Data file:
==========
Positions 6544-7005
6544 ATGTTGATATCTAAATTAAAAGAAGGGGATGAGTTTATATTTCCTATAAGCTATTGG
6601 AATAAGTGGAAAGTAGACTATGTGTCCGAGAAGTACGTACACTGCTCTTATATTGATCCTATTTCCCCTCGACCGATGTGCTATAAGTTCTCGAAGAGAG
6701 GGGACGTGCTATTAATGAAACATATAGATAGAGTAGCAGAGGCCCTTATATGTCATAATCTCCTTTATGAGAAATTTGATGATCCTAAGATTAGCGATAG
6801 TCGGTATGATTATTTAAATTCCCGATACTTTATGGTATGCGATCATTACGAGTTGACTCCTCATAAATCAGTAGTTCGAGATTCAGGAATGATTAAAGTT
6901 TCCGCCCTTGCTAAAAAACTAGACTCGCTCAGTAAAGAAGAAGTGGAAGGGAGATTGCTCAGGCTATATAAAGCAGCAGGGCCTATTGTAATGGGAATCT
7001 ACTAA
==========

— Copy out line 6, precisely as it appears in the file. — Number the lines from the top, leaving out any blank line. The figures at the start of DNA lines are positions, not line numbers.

6901 TCCGCCCTTGCTAAAAAACTAGACTCGCTCAGTAAAGAAGAAGTGGAAGGGAGATTGCTCAGGCTATATAAAGCAGCAGGGCCTATTGTAATGGGAATCT